Mr. Birkbeck was called “Emperor of the Prairies;” and notwithstanding the hostility of his neighbours, he seems to have been much respected in the other parts of Illinois, as he was chosen secretary of state; and in that character he died, in 1825. He at last devoted himself entirely to gaining political influence, seeing that it was the duty of every man in a free country to be a politician, and that he who “takes no interest in political affairs,” must be a bad man, or must want capacity to act in the common occurrences of life.
From Albion we proceeded towards the Little Wabash; but had not got many miles from that town, when an accident occurred which delayed us some time. We were driving along through a wood of scrub-oak, or barren, when our carriage, coming in contact with a stump that lay concealed beneath high grass, was pitched into a rut—it was upset—and before we could recover ourselves, away went the horse dashing through the wood, leaving the hind wheels and body of the vehicle behind. He took the path we had passed over, and fortunately halted at the next corn-field. We repaired the damage in a temporary manner, and again set forward.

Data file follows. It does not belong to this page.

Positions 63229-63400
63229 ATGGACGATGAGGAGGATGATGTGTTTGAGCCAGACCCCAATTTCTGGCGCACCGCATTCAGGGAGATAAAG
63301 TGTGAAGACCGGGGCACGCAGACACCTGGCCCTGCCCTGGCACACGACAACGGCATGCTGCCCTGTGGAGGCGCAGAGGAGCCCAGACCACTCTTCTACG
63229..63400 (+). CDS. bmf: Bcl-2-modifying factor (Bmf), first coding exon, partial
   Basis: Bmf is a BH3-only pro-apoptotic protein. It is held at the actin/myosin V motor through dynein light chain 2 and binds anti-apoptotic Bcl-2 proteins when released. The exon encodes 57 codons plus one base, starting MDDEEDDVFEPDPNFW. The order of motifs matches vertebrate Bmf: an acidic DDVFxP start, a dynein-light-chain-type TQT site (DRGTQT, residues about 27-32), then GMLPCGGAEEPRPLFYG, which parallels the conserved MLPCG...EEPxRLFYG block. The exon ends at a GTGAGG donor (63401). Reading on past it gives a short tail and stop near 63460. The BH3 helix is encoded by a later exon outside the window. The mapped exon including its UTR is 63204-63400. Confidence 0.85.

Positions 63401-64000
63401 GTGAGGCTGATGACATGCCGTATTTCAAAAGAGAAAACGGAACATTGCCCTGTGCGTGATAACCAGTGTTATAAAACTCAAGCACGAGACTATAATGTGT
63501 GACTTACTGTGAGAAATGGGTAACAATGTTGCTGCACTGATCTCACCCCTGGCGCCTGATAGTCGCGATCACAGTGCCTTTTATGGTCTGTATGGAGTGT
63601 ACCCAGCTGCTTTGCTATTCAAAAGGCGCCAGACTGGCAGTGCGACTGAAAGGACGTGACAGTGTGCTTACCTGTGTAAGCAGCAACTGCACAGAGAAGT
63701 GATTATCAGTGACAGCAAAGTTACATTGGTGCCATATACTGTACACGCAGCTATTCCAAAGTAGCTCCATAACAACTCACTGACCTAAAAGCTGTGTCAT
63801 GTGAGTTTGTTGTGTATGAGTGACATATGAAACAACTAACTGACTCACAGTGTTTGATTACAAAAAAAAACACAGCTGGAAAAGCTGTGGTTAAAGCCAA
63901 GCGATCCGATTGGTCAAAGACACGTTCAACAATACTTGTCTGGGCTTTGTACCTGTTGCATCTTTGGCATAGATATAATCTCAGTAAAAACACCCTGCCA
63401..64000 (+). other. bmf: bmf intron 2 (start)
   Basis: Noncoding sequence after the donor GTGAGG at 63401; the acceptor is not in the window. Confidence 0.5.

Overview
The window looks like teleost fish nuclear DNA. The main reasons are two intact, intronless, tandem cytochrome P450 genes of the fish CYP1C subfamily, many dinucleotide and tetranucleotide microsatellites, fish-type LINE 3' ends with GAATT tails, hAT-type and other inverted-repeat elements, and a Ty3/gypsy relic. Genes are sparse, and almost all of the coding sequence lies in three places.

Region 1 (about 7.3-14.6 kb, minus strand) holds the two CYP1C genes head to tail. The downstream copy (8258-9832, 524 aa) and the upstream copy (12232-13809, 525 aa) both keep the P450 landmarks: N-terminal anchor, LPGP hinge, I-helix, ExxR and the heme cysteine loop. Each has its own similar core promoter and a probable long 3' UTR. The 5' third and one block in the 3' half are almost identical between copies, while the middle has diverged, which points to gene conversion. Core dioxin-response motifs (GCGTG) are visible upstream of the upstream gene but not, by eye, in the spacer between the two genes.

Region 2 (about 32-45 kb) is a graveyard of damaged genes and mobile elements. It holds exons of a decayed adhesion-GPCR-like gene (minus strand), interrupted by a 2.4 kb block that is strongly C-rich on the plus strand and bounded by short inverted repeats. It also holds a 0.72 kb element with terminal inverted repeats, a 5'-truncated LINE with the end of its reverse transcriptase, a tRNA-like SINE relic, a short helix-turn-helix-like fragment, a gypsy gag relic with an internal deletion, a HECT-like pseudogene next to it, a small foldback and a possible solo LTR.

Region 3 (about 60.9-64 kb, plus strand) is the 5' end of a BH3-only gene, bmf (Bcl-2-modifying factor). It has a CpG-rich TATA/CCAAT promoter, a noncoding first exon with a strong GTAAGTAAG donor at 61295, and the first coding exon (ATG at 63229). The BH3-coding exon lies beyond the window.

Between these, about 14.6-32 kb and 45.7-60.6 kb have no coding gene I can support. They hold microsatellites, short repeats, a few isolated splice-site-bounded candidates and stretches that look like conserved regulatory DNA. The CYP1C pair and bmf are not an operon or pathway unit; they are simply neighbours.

After having crossed the Little Wabash, we had to pass through three miles of swamp frequently above our ancles in the mire, for the horse could scarcely drag the empty waggon. We at length came out on “Hardgrove’s prairie.” The prospect which here presented itself was extremely gratifying to our eyes. Since I had left the little prairie in the Wyandot reserve, I had been buried in eternal forests; and, notwithstanding all the efforts one may make to rally one’s spirits, still the heart of a European sickens at the sameness of the